This article features our review of the game Death Stranding. Read on to hear our real reactions on playing and getting to know Hideo Kojima's latest creation.
|These kinds of people need to play Death Stranding!|
・People who want a new kind of gaming experience
・People who enjoy overcoming hardships to achieve goals
・People who value immersion in a story and its world, and who love to watch movies
・People who enjoy gaming on their own
・People who want to roam around in an open-world setting
In Death Stranding, the goal is to reunite America once again. Mr. Kojima has used the keyword “Unity” time and again when describing this game, and it's a word which appears again and again in the game as well. “Sam”, the main character, is a renowned porter, and the player makes deliveries across the world of the game to reunited the scattered groups of people living there.
The phrase “Errand game” is often used to make fun of open-world games, but Death Stranding truly is a game where running errands is the focus. The player is forced to rack their brains in order to accomplish each of the game's “Orders”, the term used in the game to refer to Sam's deliveries.
Sam collapsing upon a lapse of attention
In the first part of Death Stranding, you will be controlled by your limitations. “Sam”, the main character, carries his Cargo on his back and walks an untamed road, crosses rivers, climbs over steep cliffs, and is denied freedom of movement in every way. On top of all that, Sam must carry heaps of Cargo, and will often fall down when there is no road for him to walk on.
You will collapse under the weight of your Cargo, search for safer routes, and even perish by falling from the edge of cliffs. There are bikes and vehicles available, but on unserviced roads, it's difficult to continue using them, and they will often run out of battery, so in the first part of the game, they don't play a huge role.
The player must deal with these restrictions throughout the first part. Even if you find Cargo you want to carry for extra rewards, you often won't be able to handle all of it, as if you load up too much, you'll fall over and the Cargo will be damaged as a result. However, it can be said that these repeated trials and tribulations allow the player to feel the meaning of
Unity which Mr. Kojima was intending to convey.
The player is, obviously, on their own throughout the game. However, other players who are connected to you online will often leave traces behind. Sometimes, a ladder or a bridge will be left across a river, and in a location with Timefall, there might be a building (Timefall Shelter) there to protect people from it.
Besides that, on scanning around you can see the footsteps left by other players, and by following those paths, you can find easier roads. Additionally, a
Like feature similar to those in social media apps exists to convey your feelings of gratitude to other players.
According to Mr. Kojima, Death Stranding is a game where players can feel 'Unity', and being restricted is one of the parts of that feeling. In the world of Death Stranding, which has been completely divided, groups exist which want it to remain divided, and there are those for whom striving towards 'Unity' acts as cover for their own selfish goals.
In the midst of all these people and groups, the player simply carries Cargo, and 'Unites' the world just through that. Mr. Kojima said,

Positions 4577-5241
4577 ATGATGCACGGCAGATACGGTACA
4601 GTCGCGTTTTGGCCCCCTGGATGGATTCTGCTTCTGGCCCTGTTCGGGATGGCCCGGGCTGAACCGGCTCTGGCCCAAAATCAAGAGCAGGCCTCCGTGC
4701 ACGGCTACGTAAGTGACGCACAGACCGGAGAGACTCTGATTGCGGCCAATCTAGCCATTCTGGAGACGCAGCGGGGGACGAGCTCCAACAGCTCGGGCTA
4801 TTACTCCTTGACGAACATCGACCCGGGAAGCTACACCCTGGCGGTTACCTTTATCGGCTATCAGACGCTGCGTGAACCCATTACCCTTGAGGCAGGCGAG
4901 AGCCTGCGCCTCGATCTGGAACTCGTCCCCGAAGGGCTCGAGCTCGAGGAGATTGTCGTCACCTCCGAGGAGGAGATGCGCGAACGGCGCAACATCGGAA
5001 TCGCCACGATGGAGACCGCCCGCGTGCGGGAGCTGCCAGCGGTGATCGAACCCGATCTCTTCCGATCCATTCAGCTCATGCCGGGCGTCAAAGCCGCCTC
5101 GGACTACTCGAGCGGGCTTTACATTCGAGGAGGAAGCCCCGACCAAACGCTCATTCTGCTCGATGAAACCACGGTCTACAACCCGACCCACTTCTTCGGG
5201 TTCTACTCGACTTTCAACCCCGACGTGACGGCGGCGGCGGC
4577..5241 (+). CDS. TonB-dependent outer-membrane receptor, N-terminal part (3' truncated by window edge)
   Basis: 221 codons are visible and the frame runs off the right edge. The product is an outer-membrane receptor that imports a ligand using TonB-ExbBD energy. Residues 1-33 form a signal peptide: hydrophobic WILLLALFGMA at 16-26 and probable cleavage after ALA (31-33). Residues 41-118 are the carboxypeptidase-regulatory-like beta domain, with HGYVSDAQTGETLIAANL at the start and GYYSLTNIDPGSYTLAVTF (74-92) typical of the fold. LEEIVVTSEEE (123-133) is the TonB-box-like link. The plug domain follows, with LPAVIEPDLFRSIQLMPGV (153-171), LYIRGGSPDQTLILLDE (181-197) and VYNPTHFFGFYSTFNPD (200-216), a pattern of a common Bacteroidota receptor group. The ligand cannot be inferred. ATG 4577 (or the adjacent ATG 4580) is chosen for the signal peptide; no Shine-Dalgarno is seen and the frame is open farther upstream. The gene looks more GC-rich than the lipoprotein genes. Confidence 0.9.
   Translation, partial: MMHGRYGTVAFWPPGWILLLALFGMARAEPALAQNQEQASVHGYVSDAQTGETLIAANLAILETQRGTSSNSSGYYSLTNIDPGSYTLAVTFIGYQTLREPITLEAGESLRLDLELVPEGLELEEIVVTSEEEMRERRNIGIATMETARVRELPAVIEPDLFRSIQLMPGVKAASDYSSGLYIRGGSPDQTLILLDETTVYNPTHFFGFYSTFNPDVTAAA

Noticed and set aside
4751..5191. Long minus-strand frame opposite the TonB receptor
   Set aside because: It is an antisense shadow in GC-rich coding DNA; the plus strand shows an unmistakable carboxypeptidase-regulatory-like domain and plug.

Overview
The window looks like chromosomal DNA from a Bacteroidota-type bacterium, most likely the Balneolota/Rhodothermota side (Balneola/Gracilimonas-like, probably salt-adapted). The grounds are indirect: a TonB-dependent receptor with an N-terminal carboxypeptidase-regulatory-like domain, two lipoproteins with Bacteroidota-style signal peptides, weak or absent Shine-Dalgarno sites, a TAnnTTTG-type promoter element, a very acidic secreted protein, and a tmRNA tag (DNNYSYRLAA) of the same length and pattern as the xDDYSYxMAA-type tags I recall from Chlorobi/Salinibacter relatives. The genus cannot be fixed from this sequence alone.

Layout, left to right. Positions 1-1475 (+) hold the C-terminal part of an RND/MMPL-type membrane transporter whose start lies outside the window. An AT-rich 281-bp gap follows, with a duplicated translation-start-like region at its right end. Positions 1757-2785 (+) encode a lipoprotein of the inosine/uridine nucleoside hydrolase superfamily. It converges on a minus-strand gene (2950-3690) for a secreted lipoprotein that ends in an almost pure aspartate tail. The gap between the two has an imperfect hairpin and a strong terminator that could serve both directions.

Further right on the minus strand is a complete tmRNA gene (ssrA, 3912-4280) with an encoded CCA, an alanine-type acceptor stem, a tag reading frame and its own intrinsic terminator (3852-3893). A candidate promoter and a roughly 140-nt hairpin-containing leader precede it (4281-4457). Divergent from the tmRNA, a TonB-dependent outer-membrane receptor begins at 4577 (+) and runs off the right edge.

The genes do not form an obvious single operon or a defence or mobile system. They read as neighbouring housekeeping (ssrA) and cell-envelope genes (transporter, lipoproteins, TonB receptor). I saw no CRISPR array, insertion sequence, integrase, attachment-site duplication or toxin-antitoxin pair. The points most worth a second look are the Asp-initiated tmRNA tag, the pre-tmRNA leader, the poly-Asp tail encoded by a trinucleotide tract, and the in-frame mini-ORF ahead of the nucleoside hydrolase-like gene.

Games and entertainment are not something through which the player can escape from war. This implies a deeper meaning in the themes of the game, expressed through Sam's altercations with human foes as well as the ghoulish BTs.
However, in the end,
Death Stranding is not a game of defeating the enemy, and even in an anonymous online state where players cannot directly interact, it's clear that this is a game about 'Unity'–working together to overcome the hardships of reality. One could say that Death Stranding makes the player suffer, in order to truly create a sense of appreciation for those who take the time to help others in the midst of their own struggle.
The graphics are conventional but beautiful
Death Stranding is not a game packed with exciting action, where you go toe-to-toe with enemies and best them in combat. However, while being on its front an
Errand Game, this truly is a game that imparts a whole new experience by embracing the core of its
Errand-based gameplay and developing on that aspect.
The detailed story provides an important context to the game, and for people who were initially interested in the game content and world, we'd definitely recommend giving this game a try. Although its unique style of gameplay may not be everyone's cup of tea, Death Stranding is a genre and label-defying game which, while flawed on first glance, merits another look beyond the surface.
|Go Back to the Top Page|
|Beginner's Tips||Orders for Sam|
|Reviews and Evaluation||Cast of Celebrity Characters|
|Game Basics (How to Play)||Difficulty Levels|
The Like Feature
You can save a comment for later by giving it a Like.
As a member:Get access to several features!
I'm talking about Episode 2, forgot to mention that!
©Sony Interactive Entertainment Inc. Created and developed by KOJIMA PRODUCTIONS.
The copyrights of videos of games used in our content and other intellectual property rights belong to the provider of the game.
The contents we provide on this site were created personally by members of the Game8 editorial department.
We refuse the right to reuse or repost content taken without our permission such as data or images to other sites.